About 3,000 people marched the Shiite city of Kut, chanting anti-American and anti-Israeli slogans and burning U.S. and Israeli flags. Crowds hurled stones at two Sunni mosques in Basra.
In the capital, the biggest attack against a Sunni mosque occurred in the Baladiyat area of eastern Baghdad, where about 40 Shiite militiamen sprayed the building with automatic fire. One street vendor was killed in another mosque attack.
Radical Iraqi Shiite cleric Muqtada al-Sadr cut short a visit to Lebanon and for Syria, where he was expected to travel back to Iraq, Lebanese officials said.
In Samarra, demonstrators gathered near the shrine, waving Iraqi flags, Shiite religious banners and copies of the Muslim holy book, Quran.
“This criminal act aims at igniting civil strife,” said Mahmoud al-Samarie, a 28-year-old builder who was among the crowd in Samarra. “We demand an investigation so that the criminals who did this be punished. If the government fails to do so, then we will take up arms and chase the people behind this attack.”
Religious leaders at other mosques and shrines throughout the city denounced the attack in statements read over loudspeakers.
President Jalal Talabani condemned the attack and called for restraint, saying the attack was designed to sabotage talks on a government of national unity following the Dec. 15 parliamentary election.
Prime Minister Ibrahim al-Jaafari urged all Iraqis to condemn the attack and urged both Muslim and Christian leaders abroad “to redouble their efforts to help the Iraqi government stop these saboteurs.”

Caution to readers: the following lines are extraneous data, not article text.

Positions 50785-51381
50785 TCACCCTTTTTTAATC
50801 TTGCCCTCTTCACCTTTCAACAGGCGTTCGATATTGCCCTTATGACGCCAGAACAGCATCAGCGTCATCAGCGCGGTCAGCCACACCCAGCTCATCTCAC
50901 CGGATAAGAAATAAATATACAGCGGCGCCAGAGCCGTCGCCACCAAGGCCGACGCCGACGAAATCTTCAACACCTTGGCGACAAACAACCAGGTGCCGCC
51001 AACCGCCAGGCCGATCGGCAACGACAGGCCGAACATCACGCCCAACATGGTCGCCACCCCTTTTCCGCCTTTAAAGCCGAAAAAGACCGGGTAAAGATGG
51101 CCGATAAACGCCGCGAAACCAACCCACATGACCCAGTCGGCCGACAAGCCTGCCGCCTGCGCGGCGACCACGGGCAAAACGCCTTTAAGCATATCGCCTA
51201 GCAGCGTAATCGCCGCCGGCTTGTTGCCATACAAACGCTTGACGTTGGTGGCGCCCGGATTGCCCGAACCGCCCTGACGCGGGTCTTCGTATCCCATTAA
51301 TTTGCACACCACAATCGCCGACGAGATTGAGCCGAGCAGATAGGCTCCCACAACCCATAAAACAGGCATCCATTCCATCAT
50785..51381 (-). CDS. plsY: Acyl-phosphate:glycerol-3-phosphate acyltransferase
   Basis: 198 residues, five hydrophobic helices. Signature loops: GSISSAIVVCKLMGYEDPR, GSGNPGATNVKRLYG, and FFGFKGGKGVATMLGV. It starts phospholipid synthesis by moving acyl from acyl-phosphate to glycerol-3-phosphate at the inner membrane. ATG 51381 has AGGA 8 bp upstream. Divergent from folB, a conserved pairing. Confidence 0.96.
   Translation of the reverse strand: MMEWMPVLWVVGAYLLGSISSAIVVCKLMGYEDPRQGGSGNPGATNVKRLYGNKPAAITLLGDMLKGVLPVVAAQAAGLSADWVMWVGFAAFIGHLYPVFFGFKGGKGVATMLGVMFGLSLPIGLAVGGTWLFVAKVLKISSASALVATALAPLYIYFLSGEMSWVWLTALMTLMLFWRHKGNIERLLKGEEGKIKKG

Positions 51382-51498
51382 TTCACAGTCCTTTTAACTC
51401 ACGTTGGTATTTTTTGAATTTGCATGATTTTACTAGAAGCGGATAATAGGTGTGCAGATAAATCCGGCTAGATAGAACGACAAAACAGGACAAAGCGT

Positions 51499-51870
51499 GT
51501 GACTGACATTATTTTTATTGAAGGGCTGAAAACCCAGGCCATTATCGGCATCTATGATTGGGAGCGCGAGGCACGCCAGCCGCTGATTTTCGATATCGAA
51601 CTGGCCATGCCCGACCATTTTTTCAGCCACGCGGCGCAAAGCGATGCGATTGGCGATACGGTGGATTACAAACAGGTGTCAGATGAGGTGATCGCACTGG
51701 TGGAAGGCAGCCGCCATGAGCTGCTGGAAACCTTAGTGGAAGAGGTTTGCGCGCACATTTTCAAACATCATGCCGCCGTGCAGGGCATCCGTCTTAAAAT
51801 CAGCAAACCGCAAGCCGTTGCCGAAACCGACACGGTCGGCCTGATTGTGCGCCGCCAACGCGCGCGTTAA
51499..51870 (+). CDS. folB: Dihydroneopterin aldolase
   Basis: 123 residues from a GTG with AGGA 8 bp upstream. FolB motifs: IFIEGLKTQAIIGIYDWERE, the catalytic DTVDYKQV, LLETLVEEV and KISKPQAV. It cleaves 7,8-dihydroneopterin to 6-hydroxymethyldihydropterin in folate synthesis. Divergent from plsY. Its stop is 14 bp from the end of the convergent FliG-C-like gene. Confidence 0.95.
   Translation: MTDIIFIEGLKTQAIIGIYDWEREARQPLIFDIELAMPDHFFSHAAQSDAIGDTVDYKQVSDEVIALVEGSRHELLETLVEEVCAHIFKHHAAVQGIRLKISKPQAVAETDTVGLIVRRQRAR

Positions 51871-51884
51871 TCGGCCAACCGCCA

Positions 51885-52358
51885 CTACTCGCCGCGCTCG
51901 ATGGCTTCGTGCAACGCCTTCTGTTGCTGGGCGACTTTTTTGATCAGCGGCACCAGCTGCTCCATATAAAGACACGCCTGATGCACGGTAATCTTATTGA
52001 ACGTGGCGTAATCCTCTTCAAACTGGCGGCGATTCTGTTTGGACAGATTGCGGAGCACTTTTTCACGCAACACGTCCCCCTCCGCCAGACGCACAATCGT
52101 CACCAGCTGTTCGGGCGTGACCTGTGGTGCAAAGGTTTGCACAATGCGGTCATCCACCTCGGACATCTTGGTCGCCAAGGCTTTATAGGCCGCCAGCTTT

The shrine attack followed a devastating car bomb late Tuesday in a Shiite corner of Baghdad, killing 22 people, according to police. The day before, 12 died in a suicide attack on a bus in the capital’s heavily Shiite district of Kazimiyah.
Tradition says the Askariya shrine, which draws Shiite pilgrims from throughout the Islamic world, is near the place where the last of the 12 Shiite imams, Mohammed al-Mahdi, disappeared. Al-Mahdi, known as the “hidden imam,” was the son and grandson of the two imams buried in the Askariya shrine.
Shiites believe he is still alive and will return to restore justice to humanity. An attack at such an important religious shrine would constitute a grave assault on Shiite Islam at a time of rising sectarian tensions in Iraq. The shrine contains the tombs of the 10th and 11th imams, Ali al-Hadi, who died in 868 A.D., and his son Hassan al-Askari, who died in 874 A.D. and was the father of the hidden imam.
The golden dome was completed in 1905.
In other violence Wednesday, a judge was seriously injured and four of his bodyguards killed when unidentified gunmen fired at his car on the outskirts of Muqdadiyah, a town about 60 miles north of Baghdad, police said.
In Baqouba, about 35 miles northeast of Baghdad, two police officers were killed in a drive-by shooting Wednesday morning.
A roadside bomb exploded near a primary school in a mostly Shiite area near Kut, 100 miles southeast of Baghdad, killing two boys and injuring four others, police said.